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Gertrude Webster

Gertrude Webster
Gertrude Webster.jpeg
Gertrude Adelaide Divine

(1872-06-04)June 4, 1872
DiedMarch 31, 1947(1947-03-31) (aged 74)
Other namesGertrude Divine Ritter
Gertrude Divine Webster

Gertrude Divine Webster (born Gertrude Adelaide Divine; June 4, 1872) was an American philanthropist known for co-founding the Desert Botanical Garden in Phoenix, Arizona, and establishing Yester House, her summer estate which is on the National Register of Historic Places and houses the Southern Vermont Arts Center. During her marriage to William McClellan Ritter (1898 to 1922) she was known as Gertrude Divine Ritter. She subsequently married Hugh Webster (1924 until 1928), and was known as Gertrude Divine Webster until her death on March 31, 1947.

Early life and education

Webster was born in 1872 in Sycamore, Illinois. Her parents were Richard L. Divine and Susan S. Smith Divine. She attended Ann Arbor High School. She earned a Bachelor of Letters from the University of Michigan in 1896.

After college, she lived in Columbus, Ohio, where she founded the Big Sister movement in Columbus. On February 2, 1898, she married a lumber tycoon from West Virginia, William McClellan Ritter, at St. Thomas' Church in New York. While in Columbus, Webster was the president of the Columbus Arts Association from 1911 to 1921. In 1909, Webster commissioned the painter Cecilia Beaux to paint her mother while Beaux was in Columbus, Ohio. The resulting painting "Mrs. Richard Low Devine, born Susan Sofia Smith", was displayed in the Columbus Museum of Art multiple times.

Yester House, now the location of the Southern Vermont Arts Center, formerly served as Webster's winter home.

Webster's summer home, Yester House, was in Manchester, Vermont. The house was built for Webster, her then-husband William Ritter, and their two adopted children in 1917. The house was designed by Henry Murphy and Richard Henry Dana, with the landscape design done by Charles N. Lowrie. While she lived there, the house held 6,000 pieces of Swiss glass, and Webster wrote about the Vermont Glass Factory in a 1923 article in Country Life. She also worked with the League of Women Voters in Vermont. From 1919 until 1921, Webster was one of the highest tax payers in Manchester, and at the time Yester House was showcased in Country Life magazine. In 1950, Yester House was purchased by the Southern Vermont Arts Center. In 1988, a successful application was filed for Yester house to join the National Register of Historic Places.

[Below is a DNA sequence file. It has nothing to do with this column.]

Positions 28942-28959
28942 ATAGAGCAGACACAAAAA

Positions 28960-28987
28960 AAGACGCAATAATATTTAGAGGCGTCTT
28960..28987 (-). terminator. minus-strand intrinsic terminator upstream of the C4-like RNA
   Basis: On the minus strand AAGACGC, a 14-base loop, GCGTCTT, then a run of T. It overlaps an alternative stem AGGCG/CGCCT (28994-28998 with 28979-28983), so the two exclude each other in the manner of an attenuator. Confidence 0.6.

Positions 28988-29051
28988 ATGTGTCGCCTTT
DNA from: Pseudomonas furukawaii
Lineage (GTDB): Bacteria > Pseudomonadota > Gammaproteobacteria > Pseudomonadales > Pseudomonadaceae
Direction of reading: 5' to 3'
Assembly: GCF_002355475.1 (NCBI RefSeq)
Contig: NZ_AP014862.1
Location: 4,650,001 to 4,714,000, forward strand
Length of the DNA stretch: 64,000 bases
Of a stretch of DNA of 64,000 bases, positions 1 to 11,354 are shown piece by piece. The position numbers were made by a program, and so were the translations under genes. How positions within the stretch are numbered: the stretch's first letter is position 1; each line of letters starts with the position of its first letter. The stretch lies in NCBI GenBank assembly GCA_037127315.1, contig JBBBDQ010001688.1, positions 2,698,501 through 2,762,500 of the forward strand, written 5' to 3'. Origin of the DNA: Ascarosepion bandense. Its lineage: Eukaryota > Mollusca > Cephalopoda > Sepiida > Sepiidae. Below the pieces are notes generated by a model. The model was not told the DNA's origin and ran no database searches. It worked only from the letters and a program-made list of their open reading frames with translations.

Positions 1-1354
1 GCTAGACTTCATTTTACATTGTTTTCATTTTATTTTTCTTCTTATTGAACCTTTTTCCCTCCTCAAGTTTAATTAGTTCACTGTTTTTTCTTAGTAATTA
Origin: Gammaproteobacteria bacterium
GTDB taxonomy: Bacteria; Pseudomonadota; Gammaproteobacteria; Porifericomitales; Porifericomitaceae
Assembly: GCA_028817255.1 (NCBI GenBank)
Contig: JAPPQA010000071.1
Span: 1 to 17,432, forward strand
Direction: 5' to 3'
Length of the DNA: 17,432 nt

Webster divorced Ritter in 1922, and they agreed she was to receive $70,000 per year, the Vermont house, and a house in Washington, DC. When Ritter stopped paying alimony in 1932, she sued him. The resulting 1934 trial was covered by the New York Times during which Webster noted that Ritter "beat the horses and the dogs" and further objected when she brought ailing children from a Washington, DC, hospital to their summer home in Vermont. Webster initially declined a settlement offer of $30,000 per year, but accepted the offer the following day.

Webster Auditorium at the Desert Botanical Garden in Phoenix, Arizona.

Webster was also a collector of early Americana who donated multiple pieces to the Smithsonian Museum of American History. In 1924 she donated a room to the Smithsonian Institution. The donation was the paneled walls of the parlor of the Reuben Bliss house from Springfield, Massachusetts, which was presented in a 1957 report.

Webster married Hugh Webster in Manchester, Vermont, on November 22, 1924, and they split their time between Vermont and Phoenix. She divorced him in 1928, but retained the last name Webster.

A few years later, after a trip to Switzerland, Webster returned to Phoenix with an unusual cactus and met Gustaf Starck, an engineer who organized the Arizona Cactus and Native Flora Society in 1934. In 1936, Webster, now president of the Arizona Cactus and Native Flora Society, asked the state of Arizona for land and $2500 to run the garden. When the state declined, Webster raised the $40,000 needed to establish the garden, including a $10,000 donation of her own. In 1938 they got permission from the state of Arizona to use the land, in what had been the Papago Saguaro National Monument, as a botanical garden. The landscape architect Charles Gibbs Adams helped design the plans for the botanical garden, and Webster helped design the layout while she was living at her house in Vermont. The Desert Botanical Garden opened to the public in 1939, and included plants donated by Starck, Webster, and others. The Webster Auditorium, named after Gertrude Webster, is on the property of the Desert Botanical Garden and was dedicated on January 21, 1940, with over 1500 people attending the ceremony. During World War II, the garden was tended by a few volunteers, but was not faring well.

Webster died on March 31, 1947 in Phoenix and was buried in the Elmwood Cemetery in DeKalb County, Illinois. She directed the income from her Arizona properties to the Arizona Cactus and Native Flora Society to be used in the administration of the Desert Botanical Garden. The one stipulation was that the society had to retain at least two hundred members in good standing, which Lou Ella Archer made happen in the period following Webster's death. Upon her death, items from her estate were auctioned off in New York City, ultimately resulting in a donation for over $114,000 that was given to the Children's Hospital in Columbus, Ohio.


Echinocereus websterianus, named after Webster in 1947 by George Edmund Lindsay

George Edmund Lindsay, who served as the executive director of the Desert Botanical Garden, named a succulent after Webster. The plant, Echinocereus websterianus is described in the Cactus and Succulent Journal of America in a 1947 publication.

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